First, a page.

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Minnesota Judge Granted Search Warrant Demanding User Information on Anyone Who Googled Crime Victim’s Name

The Police Department of Edina, a suburban town outside of Minneapolis, won a court order commanding Google to provide “any/all user or subscriber information” of anyone who searched for a crime victim’s name. A photocopy of the warrant was first posted by public records researcher Tony Webster on his website. According to Webster, the Police Department requested the warrant in a financial fraud investigation, where a man contacted a Minnesota bank, posed as a customer asking for a $28,500 wire transfer, and used a fake passport for ID verification. The Police Department thought the suspect must have searched Google for the victim’s name before making the fake passport, and wanted Google to provide the relevant information. As Webster suggested in his post, the warrant could massively expand the definition of supporting “probable cause” required for a warrant and could catch many innocent people conducting routine, non-criminal searches of the victim’s names. Ars Technica reported that Google declined to “comment on specific cases,” but stated it would always fight against “excessively broad requests for data about [their] users” in an e-mail to Ars.

Man Arrested in Maryland for Tweeting Seizure-Inducing GIF to Journalist

John Rayne Rivello was arrested at his Maryland residence, charged with cyberstalking journalist Kurt Eichenwald. Eichenwald, who was known to suffer from epilepsy, received anonymous messages via Twitter from Rivello containing seizure-inducing GIFs with the statement, “You deserve a seizure for your post.” The Justice Department released the criminal complaint that illustrates how Rivello was tracked down by the telephone number associated with his Twitter account and his Apple iCloud. A Dallas County grand jury indicted Rivello for assault with a deadly weapon. This case is the first time that a prosecutor brings criminal charges for using technology to injure medically vulnerable people, according to Washington Post.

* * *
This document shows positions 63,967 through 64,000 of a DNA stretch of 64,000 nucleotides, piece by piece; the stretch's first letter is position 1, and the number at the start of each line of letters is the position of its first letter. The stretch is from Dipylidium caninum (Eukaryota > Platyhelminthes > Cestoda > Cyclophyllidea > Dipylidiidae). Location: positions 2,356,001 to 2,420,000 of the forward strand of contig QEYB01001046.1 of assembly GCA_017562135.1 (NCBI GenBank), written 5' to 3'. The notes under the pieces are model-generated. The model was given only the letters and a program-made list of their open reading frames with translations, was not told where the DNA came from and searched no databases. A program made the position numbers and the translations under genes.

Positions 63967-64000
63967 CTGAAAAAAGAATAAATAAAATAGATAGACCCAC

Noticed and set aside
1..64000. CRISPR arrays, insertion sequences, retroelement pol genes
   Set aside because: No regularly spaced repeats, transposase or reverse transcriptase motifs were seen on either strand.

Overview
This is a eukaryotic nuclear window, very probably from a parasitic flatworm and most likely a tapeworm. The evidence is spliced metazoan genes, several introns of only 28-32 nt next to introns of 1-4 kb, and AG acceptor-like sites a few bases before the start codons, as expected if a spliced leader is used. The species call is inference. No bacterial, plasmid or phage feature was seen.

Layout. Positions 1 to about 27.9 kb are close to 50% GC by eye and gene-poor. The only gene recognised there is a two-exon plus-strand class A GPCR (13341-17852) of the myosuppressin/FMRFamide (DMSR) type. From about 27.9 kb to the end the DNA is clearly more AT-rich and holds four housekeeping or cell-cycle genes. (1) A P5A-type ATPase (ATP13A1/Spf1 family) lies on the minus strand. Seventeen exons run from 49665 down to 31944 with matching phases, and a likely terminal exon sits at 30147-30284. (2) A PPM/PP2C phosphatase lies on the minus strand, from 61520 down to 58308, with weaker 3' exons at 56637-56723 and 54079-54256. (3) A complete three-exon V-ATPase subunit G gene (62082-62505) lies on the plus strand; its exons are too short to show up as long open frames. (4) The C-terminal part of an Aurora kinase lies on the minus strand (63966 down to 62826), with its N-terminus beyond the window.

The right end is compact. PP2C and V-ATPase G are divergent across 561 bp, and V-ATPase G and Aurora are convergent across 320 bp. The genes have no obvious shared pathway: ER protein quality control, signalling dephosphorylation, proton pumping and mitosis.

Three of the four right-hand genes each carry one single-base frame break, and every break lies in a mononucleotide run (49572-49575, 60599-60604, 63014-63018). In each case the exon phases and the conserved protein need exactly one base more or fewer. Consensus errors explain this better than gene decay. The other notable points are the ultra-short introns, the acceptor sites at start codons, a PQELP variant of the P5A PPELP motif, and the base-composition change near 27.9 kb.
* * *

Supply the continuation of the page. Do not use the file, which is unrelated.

DHS Ban Many Electronic Devices in Passenger Cabins on U.S.-bound Flights from Several Muslim-majority Countries

The Department of Homeland Security announced rules that will ban all personal electronic items larger than a cell phone in passenger cabins on U.S.-bound flights from 10 specific airports in Muslim-majority countries. In a separate FAQ sheet accompanying the rules, the DHS stated that the affected ten airports were selected “in close cooperation with our intelligence community partners… based on the current threat picture.” It did not specify what constituted “larger than a smart phone,” stating that this was commonly understood by most international passengers although size and shape varied by brand. The new ban will be effective “until the threat changes” as assessed by the DHS.